Ohio State outlasts Michigan in surprise rivalry shootout
ANN ARBOR, Mich. -- The letters "BCS" or the words "national championship" barely entered the air during Ohio State's postgame press conference on Saturday. The Iron Bowl might as well have been taking place on another planet. All that mattered was that the Buckeyes had just defeated Michigan 42-41 in one of the most thrilling contests in the 110-year history of their rivalry. Even the fact that Urban Meyer's team just earned its 24th consecutive victory took a back seat to The Game itself.
Three hours later, Ohio State coaches and players were on buses about 10 miles north of Delaware, Ohio, when Auburn's Chris Davis returned a missed Alabama field goal 109 yards for a touchdown as time expired to knock off the top-ranked Crimson Tide. The Tigers' 34-28 victory likely lifted the Buckeyes to the No. 2 spot in Sunday's BCS standings. Now is it time to talk about the BCS?
"Nothing to say at this time," Meyer texted SI.com from the bus.
Ohio State needed its own last-second drama on Saturday to even remain in the national championship conversation, as an anticipated blowout turned into a high-scoring thriller. Buckeyes redshirt freshman nickelback Tyvis Powell sealed the victory when he intercepted Wolverines quarterback Devin Gardner's potential game-winning two-point conversion attempt with 32 seconds remaining.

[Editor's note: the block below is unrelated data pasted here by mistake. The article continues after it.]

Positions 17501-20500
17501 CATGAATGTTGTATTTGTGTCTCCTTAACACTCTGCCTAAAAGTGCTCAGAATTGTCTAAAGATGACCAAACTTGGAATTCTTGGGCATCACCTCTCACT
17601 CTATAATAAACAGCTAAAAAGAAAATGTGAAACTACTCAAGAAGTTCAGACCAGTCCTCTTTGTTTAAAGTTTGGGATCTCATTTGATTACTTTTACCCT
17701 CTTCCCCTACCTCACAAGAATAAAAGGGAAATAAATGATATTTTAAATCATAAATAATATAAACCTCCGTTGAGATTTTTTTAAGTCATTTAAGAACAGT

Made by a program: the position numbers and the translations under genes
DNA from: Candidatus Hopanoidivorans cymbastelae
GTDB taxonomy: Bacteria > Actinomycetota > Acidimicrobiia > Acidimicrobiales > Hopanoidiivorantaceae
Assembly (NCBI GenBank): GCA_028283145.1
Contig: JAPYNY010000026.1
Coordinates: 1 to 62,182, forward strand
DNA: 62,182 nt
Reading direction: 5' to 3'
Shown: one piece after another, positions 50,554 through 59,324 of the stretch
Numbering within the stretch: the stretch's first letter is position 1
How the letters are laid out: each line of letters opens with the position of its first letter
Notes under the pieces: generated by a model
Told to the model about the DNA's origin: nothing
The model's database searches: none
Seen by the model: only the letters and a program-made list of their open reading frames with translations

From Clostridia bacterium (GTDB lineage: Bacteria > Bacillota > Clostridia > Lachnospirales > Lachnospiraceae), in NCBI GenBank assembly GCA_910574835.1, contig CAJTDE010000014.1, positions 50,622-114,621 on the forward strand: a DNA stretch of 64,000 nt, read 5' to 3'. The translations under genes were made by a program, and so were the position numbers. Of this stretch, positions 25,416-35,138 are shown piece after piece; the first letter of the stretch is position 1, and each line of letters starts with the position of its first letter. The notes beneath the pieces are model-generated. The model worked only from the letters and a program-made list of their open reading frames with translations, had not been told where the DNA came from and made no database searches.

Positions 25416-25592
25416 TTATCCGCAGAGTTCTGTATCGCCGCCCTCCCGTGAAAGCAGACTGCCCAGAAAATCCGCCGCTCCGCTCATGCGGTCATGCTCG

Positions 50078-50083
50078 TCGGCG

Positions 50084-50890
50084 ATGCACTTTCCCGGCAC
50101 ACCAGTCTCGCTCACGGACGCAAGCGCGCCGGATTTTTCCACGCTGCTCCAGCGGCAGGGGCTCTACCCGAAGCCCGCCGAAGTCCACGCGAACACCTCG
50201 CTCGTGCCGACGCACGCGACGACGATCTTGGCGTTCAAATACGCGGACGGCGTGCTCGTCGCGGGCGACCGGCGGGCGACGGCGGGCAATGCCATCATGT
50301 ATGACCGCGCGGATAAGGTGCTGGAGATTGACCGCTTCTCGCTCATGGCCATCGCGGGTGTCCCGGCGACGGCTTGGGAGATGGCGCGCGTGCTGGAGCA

"We were in there taking a shower ... that's when it really hit me," Powell said. "That was our season on the line -- 12-0, gold pants, chance at the national championship. Wow, I really kind of just saved our season."
Most assumed this game would be an uneventful prelude to the third-ranked Buckeyes' meeting with Michigan State in next Saturday's Big Ten title game. After all, it seemed a mismatch given how inept Michigan (7-5) had been on offense for much of the last month. But rivalry games have a way of producing wholly unexpected events -- be it the second-quarter brawl that resulted in three players' ejections (Ohio State running back/kick returner Dontre Wilson and offensive lineman Marcus Hall; Wolverines linebacker Royce Jenkins-Stone) or Michigan's unexpected offensive outburst.
"We could have easily rolled over and died against the number three team in the country," said Wolverines tackle Taylor Lewan "We kept going, kept fighting, kept moving every time."
In a transcendent performance unlike any he'd recently delivered, Gardner thoroughly flummoxed the Buckeyes' defense. He completed 32-of-45 passes for 451 yards and four touchdowns. Michigan needed every bit of it to keep pace with Ohio State's powerful rushing attack, led by running back Carlos Hyde (27 carries, 226 yards, one touchdown) and quarterback Braxton Miller (16 carries, 153 yards, three touchdowns). The turnover-prone Gardner even managed to avoid an interception -- until his final throw.